5 Steps to Start Your Semester Strong

5 Steps to Start Your Semester Strong

It is so tempting to gently ease into a new semester. The first few weeks of a school usually move at a much slower pace than the rest of the term. You may find that you have a much lower volume of homework and assignments to tackle and way fewer events and obligations to attend to.

All of the "free" time is incredibly seductive. You might create a very strong urge to spend most of your time connecting with friends and participating in general shenanigans before the semester gets into full swing.

I get it. You should connect with friends and have all the fun, but I also encourage you to take the time to do these 5 really simple things to make sure you are setting yourself up for success this semester.

I promise that these super easy strategies will help you get oriented, organized, and, dare I say, motivated so that you can actually "do better" this semester. 

5 Steps to a Stronger Semester

1. Use an HOURLY Calendar

Every college student needs a good calendar. I don't really care if its an online calendar like Google or Calendy or a good old fashioned paper calendar, but I care deeply that the calendar that you use be hourly. Whatever you select, I strongly recommend avoiding any calendar that only provides each day a tiny little open-ended box.

Although, these are great for keeping up with the big picture. (I totally use a whiteboard monthly calendar in this way.) Monthly calendars are absolutely terrible for scheduling tasks and commitments into specific time slots. This calendar has to allow you to actually plug your tasks into specific time slots or it's got to go!

2. Enter ALL Due Dates and Commitments in Your Calendar

Now that you have an amazing hourly calendar, you're going to take each and every one of your syllabi and course calendars and mark down all the due dates listed on the calendar. Then you are going to take every one of your personal commitments and plug those into the calendar.

Congratulations! You should now have all of your high priority work and events mapped out in one place. You can now anticipate and plan for crazy busy weeks.

3. Introduce Yourself to All of Your Professors

In this step, I want you to physically go to their office hours and introduce yourself. It doesn't have to be anything fancy. You just need to stop by, shake their hand, tell them your name, and that you are looking forward to taking their class. They might ask you some questions...like why you're taking the class, what you're studying, and how things are going for you. Don't freak out. This is a good thing. This is their way of connecting with you.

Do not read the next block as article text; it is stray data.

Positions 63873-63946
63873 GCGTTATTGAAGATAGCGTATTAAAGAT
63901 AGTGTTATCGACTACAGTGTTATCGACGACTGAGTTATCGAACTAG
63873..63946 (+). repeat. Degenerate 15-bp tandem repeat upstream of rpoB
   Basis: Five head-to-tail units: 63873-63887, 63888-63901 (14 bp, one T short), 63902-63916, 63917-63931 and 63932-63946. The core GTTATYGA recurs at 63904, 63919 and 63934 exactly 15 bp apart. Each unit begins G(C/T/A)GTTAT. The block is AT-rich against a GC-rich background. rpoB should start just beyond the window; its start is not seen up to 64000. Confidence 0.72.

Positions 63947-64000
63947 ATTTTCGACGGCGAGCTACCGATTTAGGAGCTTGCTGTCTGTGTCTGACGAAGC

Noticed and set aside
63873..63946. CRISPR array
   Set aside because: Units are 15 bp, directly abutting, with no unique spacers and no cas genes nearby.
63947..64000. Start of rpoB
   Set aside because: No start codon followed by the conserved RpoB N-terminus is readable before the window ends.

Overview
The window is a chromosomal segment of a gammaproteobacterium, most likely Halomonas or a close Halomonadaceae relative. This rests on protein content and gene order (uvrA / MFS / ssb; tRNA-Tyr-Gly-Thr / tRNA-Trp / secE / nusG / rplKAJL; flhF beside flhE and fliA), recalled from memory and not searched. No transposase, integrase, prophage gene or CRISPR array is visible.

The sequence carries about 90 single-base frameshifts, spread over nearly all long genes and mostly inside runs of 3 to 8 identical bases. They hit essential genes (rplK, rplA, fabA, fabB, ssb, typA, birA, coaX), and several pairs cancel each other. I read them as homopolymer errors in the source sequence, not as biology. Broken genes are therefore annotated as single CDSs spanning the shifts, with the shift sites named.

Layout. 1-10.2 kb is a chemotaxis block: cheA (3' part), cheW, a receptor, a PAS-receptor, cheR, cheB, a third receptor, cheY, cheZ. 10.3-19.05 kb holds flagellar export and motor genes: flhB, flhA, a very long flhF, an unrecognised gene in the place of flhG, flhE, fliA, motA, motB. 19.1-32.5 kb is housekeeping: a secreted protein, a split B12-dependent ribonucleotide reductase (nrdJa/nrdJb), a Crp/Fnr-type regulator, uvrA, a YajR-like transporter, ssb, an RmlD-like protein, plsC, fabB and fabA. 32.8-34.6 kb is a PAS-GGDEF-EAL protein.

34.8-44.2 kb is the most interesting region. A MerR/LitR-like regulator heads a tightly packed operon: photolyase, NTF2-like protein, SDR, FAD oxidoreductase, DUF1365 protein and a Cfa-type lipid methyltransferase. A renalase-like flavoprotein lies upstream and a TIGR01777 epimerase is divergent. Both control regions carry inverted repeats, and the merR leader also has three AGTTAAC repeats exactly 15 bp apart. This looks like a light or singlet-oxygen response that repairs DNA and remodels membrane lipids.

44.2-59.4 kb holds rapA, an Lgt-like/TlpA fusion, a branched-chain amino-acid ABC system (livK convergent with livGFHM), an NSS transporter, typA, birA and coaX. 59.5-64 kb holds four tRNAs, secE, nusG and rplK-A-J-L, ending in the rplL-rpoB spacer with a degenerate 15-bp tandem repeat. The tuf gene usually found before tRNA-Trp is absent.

Introducing yourself helps you begin to develop a relationship with them. It will make it much easier down the road to ask them for help or for a reference. You can find more ideas on what to talk to your professor about here.

4. Start Reading

Hear me out. I know that reading is the lowest priority homework for most students. It's boring. It's time-consuming. It's usually easy to fake like you read. I know all the tricks. I both majored in and teach a subject that heavily relies on reading (history). I get it.

But...the thing is. Reading really does help you learn the information. Taking the time to regularly read the class material when it's actually assigned can transform your academic experience. This step alone will make it easier to focus during class, easier to complete assignments, and easier to study for exams. 

I recommend dedicating time each day to reading. Pick a time when you are most alert. Find a spot that isn't too comfortable (i.e. avoid your bed or couch.) And sit down for 40-minute chunks to at least skim your assigned readings. 

5. Familiarize Yourself with Campus Academic Support Services

You might think that academic support services are there to help those who are failing and struggling with their academics. The thought of using a service like private tutoring might mortify you, but in college using academic support services should be part of your academic routine. 

Most colleges and universities offer private tutoring, supplemental instruction, teaching assistant office hours, drop-in math and writing centers, academic coaching, and much more. I recommend taking a little time to physically visit these services on your campus. Introduce yourself to the staff, get a calendar, scope out the environment. Essentially get familiar and comfortable. This will make it so much easier to return when you need some extra help.

I also recommend actually using these service right from the beginning of your semester. Especially for subjects that have historically been challenging for you. Tutors, Mentors, and Supplemental Instructors can often help you learn how to take notes, prepare, and study for the subject they support. 

Remember you have the power to create a better college experience!

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